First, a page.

On a recent visit to Carruthers in downtown Astoria, the name of one drink off their seasonal bar menu stood out, as it seemed to foresee the persistent ashen sky we have suffered as of late: Smoke on the Water.
While there is no evidence that bar manager David Licitra was prognosticating about wildfires when he named this drink earlier in the season, somewhere between connecting the inherent smokiness of Mezcal to Deep Purple’s seminal 1972 hit rock song (which is very literally about watching a casino burn down over Lake Geneva during a Frank Zappa and The Mothers of Invention show in Switzerland), Licitra perfected a summer beverage for these particularly dreary, hazy days.
In fact, the way the cocktail was garnished with bright red Korean chili-flake salt, lime slices and cilantro almost made the glass look like a little terrarium of a burning tree set above water.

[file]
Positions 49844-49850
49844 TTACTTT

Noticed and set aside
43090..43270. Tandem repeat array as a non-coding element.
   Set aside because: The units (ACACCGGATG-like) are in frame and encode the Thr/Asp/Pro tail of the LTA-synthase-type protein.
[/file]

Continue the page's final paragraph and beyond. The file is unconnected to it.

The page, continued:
Where it was once the ugly stepsister of tequila on the U.S. bar scene, Mezcal had been gaining popularity for its small-batch production and intense, deep flavor, closer to Scotch in many ways than tequila. The Cointreau and agave syrup add richness while the housemade watermelon shrub and lime juice offer a little bite. If you don’t have any homemade watermelon vinegar laying around, an extra shot of lime juice should balance things out.
But don’t forget to rim the glass with the chili salt (Korean chili flakes are available at Pat’s Pantry), which builds to offer a nice bit of heat at the end of the glass. Carruthers uses a ratio of about 3-to-1 of kosher salt to chili flake, but feel free to experiment and find your own capsaicin breaking point.
SMOKE ON THE WATER
• 2 ounces Mezcal
• 1 ounce Cointreau, or other orange liqueur
• 1/2 ounce agave syrup
• 1 ounce watermelon shrub
• 1 ounce freshly squeezed lime juice
• Thin slices of lime for garnish
Using water or lime, rim an old-fashioned glass with chili salt. Add liquid ingredients, cilantro and ice to a cocktail shaker. Mix well and strain into rimmed glass. Garnish with lime slices and an extra sprig of cilantro.
—Recipe courtesy of David Licitra, bar manager, Carruthers, Astoria